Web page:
Now, you might think that this editorial is about the Internet, but that is really not its focus. The Internet is merely a tool that is now widely available and wildly used. My interest is the flow of ideas and the behavior and actions of those who use the Internet. Specifically, I intend to describe a newly minted term called the Zero Minute of Truth (referred to as ZMOT and pronounced “zee-mot”).

To explain this term, let me give you a common example that breaks down shopping into a series of events that are designed to eventually encourage a purchase. You are driving down the highway, and you think “I’m hungry” (the stimulus). What do you do? Nowadays, you may well decide to do an Internet search for “restaurants”; this is the ZMOT, and it is very important in marketing. Your search will be a discovery that will inform you where nearby restaurants are located, their times of operation, their menus, their ambiance, their prices, and so on. From the list provided by the search, you will then abandon the search or consider stopping and making a purchase; this is the First Moment of Truth (FMOT). The next step involves the consideration of the opinions of others who have previously had an experience at the restaurant that you have selected; this is the Second Moment of Truth (SMOT), and it usually involves the assessment of testimonials written by people you don’t actually know. Based on that assessment, you might abandon your search or stop and have the meal; this would be an informed decision. Subsequently comes the opportunity for the Ultimate Moment of Truth (UMOT) where you, the diner, can share your experience at the restaurant with others. Now, you might think that your finding a restaurant is a relatively small matter. Please keep in mind that Google answers more than 100 billion searches… every month.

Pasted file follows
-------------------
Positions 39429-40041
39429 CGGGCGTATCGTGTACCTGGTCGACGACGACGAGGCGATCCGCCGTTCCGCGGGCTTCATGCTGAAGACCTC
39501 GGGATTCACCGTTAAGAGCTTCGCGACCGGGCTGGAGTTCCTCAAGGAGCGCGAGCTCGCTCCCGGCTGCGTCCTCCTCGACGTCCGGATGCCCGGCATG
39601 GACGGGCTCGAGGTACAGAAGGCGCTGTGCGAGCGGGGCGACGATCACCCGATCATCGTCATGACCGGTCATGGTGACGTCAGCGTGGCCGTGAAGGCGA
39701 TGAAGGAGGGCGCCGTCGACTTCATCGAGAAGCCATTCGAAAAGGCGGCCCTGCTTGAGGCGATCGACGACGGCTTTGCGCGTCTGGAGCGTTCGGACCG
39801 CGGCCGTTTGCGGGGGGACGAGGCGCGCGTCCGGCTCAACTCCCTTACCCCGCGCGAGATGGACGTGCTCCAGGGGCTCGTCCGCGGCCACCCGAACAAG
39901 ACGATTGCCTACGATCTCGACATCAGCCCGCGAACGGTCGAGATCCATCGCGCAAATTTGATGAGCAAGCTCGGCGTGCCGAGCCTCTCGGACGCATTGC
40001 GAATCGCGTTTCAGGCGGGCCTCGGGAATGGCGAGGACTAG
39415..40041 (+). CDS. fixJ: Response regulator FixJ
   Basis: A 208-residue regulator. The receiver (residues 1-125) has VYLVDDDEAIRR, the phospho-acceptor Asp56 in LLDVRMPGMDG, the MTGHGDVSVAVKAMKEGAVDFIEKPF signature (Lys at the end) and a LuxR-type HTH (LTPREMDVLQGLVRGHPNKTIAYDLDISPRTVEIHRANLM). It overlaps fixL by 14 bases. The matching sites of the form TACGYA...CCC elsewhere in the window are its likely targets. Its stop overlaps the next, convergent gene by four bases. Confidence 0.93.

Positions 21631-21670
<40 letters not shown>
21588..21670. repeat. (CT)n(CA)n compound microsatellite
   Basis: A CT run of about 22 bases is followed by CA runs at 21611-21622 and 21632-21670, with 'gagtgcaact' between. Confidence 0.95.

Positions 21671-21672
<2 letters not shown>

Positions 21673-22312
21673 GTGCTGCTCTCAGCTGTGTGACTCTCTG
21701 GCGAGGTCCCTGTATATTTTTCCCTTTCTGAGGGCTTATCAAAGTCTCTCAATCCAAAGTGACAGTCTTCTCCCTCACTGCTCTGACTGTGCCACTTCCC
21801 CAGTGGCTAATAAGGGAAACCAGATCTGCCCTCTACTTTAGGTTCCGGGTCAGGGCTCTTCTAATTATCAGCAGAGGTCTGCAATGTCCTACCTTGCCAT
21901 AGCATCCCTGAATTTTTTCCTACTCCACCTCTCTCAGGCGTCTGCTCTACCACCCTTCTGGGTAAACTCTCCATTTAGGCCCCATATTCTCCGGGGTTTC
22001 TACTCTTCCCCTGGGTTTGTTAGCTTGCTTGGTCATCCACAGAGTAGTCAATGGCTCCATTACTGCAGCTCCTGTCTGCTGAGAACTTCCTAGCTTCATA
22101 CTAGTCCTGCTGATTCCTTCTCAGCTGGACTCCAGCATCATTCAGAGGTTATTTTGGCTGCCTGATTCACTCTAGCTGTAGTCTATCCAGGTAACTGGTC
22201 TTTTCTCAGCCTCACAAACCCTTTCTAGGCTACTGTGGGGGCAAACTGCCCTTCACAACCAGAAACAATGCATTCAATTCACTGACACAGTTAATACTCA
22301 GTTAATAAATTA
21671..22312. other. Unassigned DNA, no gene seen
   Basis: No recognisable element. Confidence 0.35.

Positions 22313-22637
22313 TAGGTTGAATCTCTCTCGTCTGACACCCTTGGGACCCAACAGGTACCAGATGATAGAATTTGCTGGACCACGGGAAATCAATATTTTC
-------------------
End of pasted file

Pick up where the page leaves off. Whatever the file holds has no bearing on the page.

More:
In orthodontics, in the good old days, the typical experience might involve a mother noticing that her kid’s teeth are crooked, consulting with her general dentist about treatment, talking with trusted neighbors and friends about their experiences (ie, word of mouth), and then phoning your office to schedule an appointment for a consultation. You may have enjoyed such a system for many successful years. But today is not like yesterday, and tomorrow will not be like today. As long as the Internet is trusted, your ZMOT will increasingly occur on the Internet, long before you are even aware that the patient exists and is thinking about seeking orthodontic treatment. You have the opportunity to interact with the world at the ZMOT. That is when and where you will compete with others. Are you prepared?

Come gather ’round people Wherever you roam And admit that the waters Around you have grown And accept it that soon You’ll be drenched to the bone If your time to you Is worth savin’ Then you better start swimmin’ Or you’ll sink like a stone For the times they are a-changin’ Come writers and critics Who prophesize with your pen And keep your eyes wide The chance won’t come again And don’t speak too soon For the wheel’s still in spin And there’s no tellin’ who That it’s namin’ For the loser now Will be later to win For the times they are a-changin’ Come senators, congressmen Please heed the call Don’t stand in the doorway Don’t block up the hall For he that gets hurt Will be he who has stalled There’s a battle outside And it is ragin’ It’ll soon shake your windows And rattle your walls For the times they are a-changin’ Come mothers and fathers Throughout the land And don’t criticize What you can’t understand Your sons and your daughters Are beyond your command Your old road is Rapidly agin’ Please get out of the new one If you can’t lend your hand For the times they are a-changin’ The line it is drawn. The curse it is cast The slow one now Will later be fast As the present now Will later be past The order is Rapidly fadin’ And the first one now Will later be last For the times they are a-changin’

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Apr 4, 2017 | Posted by in Orthodontics | Comments Off on How ideas are spread and used